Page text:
And so we upgraded the guest mattresses to accommodate my parents and siblings more comfortably, and bought a Pesahdik food processor to cook in industrial quantities for our massive seders and to last for years to come. I introduced draconian anti-hametz purchasing measures weeks in advance, and have devoted my long commute in extensive menu planning. I am taking three days off next week to handle the exciting task of tackling scratch-made gefilte fish in addition to the standard charoset-blitzing (Ashkenazic and Sephardic to honor our dual heritages), horseradish-peeling, and liver-broiling.
This feels like a big deal, and a turning point. Lately I have been thinking a lot about the transitions of time and the ways in which I reflect and embody my parents and their values, even as I struggle with whether I am doing right by them. I think that the great irony of adulthood – that we leave our parents’ home, cleave to a spouse, and create a household of our own — is that all of us eventually become our parents in one way or another. I have caught myself a few times lately in a mirror and have done a double take upon seeing my father looking back. In how we look, how we talk, and our overlapping career interests, I take a lot (proudly, I might add) from my father.
But this seizure of Pesach — my need to ask my mother if I could start hosting the seder — signaled to me that it might not be my father who I am becoming. I am a little older, but not by much, than my mother was when she took over the seders from her mother – a transition that was expedited in part by my grandfather’s premature passing. I tried to probe why it was so important to me for my children to feel the drama of the build-up in our household, the clatter and chatter of a hopping kitchen for several days beforehand, the feeling of at-home-ness sitting on their bedroom pillows while reclining around the seder, the warmth as the host of nesting our family and friends in a raucous, endless evening around our long table…and I realized that all of this mattered to me because in more respects than I realized, I was my mother’s son. These feelings of managing domesticity were and still are the aspects of the holiday that most mattered to her and gave her the best sense of ownership and pride. Now they matter most to me as well.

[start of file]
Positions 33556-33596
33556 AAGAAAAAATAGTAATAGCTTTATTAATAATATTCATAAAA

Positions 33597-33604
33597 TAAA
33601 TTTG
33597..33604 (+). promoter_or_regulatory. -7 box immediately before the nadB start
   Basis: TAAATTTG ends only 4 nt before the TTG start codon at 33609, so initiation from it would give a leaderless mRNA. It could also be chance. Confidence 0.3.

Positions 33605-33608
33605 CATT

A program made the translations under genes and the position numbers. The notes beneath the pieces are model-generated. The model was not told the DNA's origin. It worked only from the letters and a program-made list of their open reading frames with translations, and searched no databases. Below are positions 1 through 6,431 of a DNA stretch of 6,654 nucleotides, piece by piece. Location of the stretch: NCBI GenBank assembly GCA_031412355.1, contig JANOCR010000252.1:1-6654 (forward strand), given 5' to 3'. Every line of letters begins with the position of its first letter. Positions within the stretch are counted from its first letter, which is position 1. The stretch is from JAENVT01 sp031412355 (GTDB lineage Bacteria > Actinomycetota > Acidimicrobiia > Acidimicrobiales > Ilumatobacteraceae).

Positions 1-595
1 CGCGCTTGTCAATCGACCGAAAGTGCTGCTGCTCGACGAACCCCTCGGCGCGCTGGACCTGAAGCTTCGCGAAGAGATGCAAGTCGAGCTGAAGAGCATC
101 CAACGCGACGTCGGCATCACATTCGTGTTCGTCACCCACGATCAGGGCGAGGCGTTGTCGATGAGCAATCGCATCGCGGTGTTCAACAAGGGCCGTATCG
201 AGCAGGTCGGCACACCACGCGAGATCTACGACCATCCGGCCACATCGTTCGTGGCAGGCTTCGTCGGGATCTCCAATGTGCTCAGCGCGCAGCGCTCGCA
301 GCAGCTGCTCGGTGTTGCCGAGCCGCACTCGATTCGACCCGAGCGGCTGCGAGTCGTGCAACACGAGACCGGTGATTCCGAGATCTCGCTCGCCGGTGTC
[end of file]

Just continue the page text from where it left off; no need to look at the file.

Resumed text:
My life as the parent in charge of the kitchen is totally unremarkable to my children, for whom gender categories when it comes to cooking are incomprehensible. I went on an extended work trip a few years back and my son looked at Stephanie in horror when I left and asked “But what are we going to eat?!?” (Secret: Stephanie is actually a great cook, even if she doesn’t love doing it.) I think it is all still a little weird to my parents, who raised me in a relatively traditional household when it came to gender norms. It is going to be especially interesting to figure out how to share in running the “content” side of the seder together with Stephanie – which interests me seeing as, in my day job, I dabble in Jewish education – while also taking on managing the soup, the incessant setting and clearing, and the serving a wildly ambitious take on “karpas.” And honestly, sometimes it feels that the absence of clear gender roles in our household (and in synagogue) is more challenging than the good old days of our upbringings, though I like and appreciate that we both do what we enjoy and are good at, and are living up to our values. I feel that I am trying to embrace becoming my parents, while at the same time challenging some of how they managed some of their specific choices. Becoming my parents doesn’t mean imitating them.
So I hope this year’s seder — and maybe many more in years to come — is a love note to my mother. Even as this embrace of my inner ballabusta displaces my mother as the brisket-platter carrying hostess, it is an embrace of my upbringing, a tribute to what I have learned. This Passover, I am celebrating the passing of time, in this festival of memory that fuses the past from which we come with the people we are becoming.
Yehuda Kurtzer is President of the Shalom Hartman Institute of North America and the author of “Shuva: The Future of the Jewish Past.”